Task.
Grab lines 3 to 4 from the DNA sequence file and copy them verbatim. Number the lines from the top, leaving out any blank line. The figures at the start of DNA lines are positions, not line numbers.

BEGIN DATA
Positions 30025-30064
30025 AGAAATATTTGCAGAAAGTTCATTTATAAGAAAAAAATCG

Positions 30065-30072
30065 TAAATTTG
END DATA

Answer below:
Positions 30065-30072
30065 TAAATTTG